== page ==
She Was Fed Up With Her Neighbor’s Mulberry Tree, So She Waited Decades To Do THIS. Wow.
“My grandmother got married in 1962, to a young man in the military. For a wedding present, their parents bought them a house in a nice suburb. White picket fence, whole 9 yards. Not long after they moved in, the next door neighbor planted a mulberry tree on the side of his property, near my grandparent’s driveway. Nothing seemed amiss, but if you know Mulberry Trees, you know that shit is about to get real.
About 15 years later, the mulberry tree was OBNOXIOUS. The birds would come and eat the berries, and any car parked in the driveway would get shit on, and it would stain the cars and ruin paint jobs. My grandmother, upon realizing the culprit, baked a nice apple pie, walked next door, and asked the neighbor if he’d mind trimming back the branches of the tree that hung over her driveway. He told her not to worry, he’d get to it soon. Three days later, my grandmother opened her door to find a half-eaten pie in the plate, crawling with ants, and a note that said ‘I changed my mind.’
My grandmother threw out the pie, cursing up a storm, and swearing up and down she’d get him to trim that tree or get him back. City ordinance said she could not trim the tree, as the roots were on his property, so the whole tree was his property.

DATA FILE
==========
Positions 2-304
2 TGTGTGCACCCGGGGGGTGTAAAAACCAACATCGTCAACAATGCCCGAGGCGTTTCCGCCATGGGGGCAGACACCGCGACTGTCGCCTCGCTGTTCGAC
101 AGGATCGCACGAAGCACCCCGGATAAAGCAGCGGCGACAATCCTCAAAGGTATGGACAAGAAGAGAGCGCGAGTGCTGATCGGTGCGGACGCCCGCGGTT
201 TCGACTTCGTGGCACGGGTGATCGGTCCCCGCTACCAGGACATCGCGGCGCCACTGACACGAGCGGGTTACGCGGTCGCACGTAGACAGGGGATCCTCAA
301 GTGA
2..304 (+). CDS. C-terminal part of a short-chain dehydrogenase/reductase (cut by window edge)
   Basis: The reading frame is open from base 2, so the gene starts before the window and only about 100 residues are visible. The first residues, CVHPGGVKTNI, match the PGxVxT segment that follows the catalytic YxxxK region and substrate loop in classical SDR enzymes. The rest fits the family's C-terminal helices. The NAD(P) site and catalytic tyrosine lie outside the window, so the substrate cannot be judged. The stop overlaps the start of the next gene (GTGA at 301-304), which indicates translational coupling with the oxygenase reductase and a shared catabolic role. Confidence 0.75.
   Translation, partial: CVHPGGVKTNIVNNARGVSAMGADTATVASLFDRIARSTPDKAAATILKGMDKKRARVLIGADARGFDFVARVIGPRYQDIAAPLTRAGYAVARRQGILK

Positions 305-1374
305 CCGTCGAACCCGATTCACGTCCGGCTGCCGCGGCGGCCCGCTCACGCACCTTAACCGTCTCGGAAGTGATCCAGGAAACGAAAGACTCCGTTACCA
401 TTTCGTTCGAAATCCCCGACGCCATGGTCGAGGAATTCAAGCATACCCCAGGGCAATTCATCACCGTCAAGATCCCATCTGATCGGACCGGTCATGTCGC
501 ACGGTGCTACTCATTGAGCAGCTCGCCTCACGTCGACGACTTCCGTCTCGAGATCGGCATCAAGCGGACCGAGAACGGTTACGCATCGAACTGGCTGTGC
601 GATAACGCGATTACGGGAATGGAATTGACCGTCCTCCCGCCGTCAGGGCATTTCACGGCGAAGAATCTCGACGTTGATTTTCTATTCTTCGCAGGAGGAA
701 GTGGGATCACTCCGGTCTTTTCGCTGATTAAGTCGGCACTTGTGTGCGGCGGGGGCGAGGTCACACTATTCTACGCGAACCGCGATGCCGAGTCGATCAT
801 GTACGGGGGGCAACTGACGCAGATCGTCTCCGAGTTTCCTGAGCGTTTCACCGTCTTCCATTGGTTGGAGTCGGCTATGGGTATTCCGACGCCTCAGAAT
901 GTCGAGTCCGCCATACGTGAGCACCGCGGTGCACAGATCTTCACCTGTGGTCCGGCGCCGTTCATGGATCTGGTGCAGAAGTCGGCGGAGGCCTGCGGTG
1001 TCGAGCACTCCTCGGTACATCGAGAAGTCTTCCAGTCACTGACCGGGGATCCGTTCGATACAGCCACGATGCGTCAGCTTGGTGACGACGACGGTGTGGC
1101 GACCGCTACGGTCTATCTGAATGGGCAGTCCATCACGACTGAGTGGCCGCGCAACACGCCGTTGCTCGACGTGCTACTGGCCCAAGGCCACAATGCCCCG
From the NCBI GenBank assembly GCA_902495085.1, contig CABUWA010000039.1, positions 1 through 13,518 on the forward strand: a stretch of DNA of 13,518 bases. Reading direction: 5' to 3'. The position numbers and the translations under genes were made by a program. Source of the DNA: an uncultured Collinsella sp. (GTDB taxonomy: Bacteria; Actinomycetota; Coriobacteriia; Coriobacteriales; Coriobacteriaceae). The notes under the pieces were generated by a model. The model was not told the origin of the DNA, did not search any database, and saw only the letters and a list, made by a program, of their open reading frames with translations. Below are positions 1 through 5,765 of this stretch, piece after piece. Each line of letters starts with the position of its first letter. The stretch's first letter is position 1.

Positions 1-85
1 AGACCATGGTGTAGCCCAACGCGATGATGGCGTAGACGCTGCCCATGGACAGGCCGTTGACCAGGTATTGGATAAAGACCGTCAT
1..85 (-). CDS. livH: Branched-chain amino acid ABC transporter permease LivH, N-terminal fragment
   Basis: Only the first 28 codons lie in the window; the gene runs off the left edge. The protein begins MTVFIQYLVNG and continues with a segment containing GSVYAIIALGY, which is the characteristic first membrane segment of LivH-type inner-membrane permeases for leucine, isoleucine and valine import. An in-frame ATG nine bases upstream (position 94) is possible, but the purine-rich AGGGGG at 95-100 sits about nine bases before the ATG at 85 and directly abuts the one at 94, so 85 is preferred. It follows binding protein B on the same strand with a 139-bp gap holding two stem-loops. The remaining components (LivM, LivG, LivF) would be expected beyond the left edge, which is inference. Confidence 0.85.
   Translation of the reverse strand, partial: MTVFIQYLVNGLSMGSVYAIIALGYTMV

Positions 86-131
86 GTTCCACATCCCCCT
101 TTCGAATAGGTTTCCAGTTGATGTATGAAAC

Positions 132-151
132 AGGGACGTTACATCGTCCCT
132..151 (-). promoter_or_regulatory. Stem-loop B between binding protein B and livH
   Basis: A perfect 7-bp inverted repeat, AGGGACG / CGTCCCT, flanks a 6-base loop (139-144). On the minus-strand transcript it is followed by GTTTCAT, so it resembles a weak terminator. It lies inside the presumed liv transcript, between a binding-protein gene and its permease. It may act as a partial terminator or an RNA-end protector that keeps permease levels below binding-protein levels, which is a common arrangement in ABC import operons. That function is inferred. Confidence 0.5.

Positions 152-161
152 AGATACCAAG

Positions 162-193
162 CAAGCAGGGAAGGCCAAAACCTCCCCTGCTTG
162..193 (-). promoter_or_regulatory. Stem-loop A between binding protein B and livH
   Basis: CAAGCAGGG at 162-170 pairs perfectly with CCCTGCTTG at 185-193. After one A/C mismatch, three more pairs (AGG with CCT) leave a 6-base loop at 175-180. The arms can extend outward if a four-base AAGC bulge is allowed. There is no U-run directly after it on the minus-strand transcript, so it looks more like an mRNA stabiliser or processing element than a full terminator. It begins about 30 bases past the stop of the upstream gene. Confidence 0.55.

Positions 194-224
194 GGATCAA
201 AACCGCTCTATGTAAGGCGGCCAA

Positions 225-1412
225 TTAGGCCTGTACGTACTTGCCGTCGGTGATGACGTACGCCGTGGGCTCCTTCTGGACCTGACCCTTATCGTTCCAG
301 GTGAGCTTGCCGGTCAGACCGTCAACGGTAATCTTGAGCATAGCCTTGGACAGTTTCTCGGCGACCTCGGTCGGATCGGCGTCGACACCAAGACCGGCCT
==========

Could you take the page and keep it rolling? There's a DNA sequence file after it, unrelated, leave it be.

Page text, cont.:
As the years went by, my grandmother repeatedly asked him, ever so nicely, to trim it back. His responses were always along the lines of ‘No’ and ‘F*** off.’
Finally, in the mid-90s, my grandmother retired, and received a large bonus from her employer for her 35 years of work. She took the money, and bought the empty lot on the other side of the neighbor, then went to a nursery and bought 16 mulberry trees, planting them along her property line, on both sides of his property. About 3 years ago, he became angry at the damage they were doing to his cars, and cut them all back without permission. My grandmother took him to court, and he was forced to reimburse her for the trees at a markup because they’d had 10 years to grow.”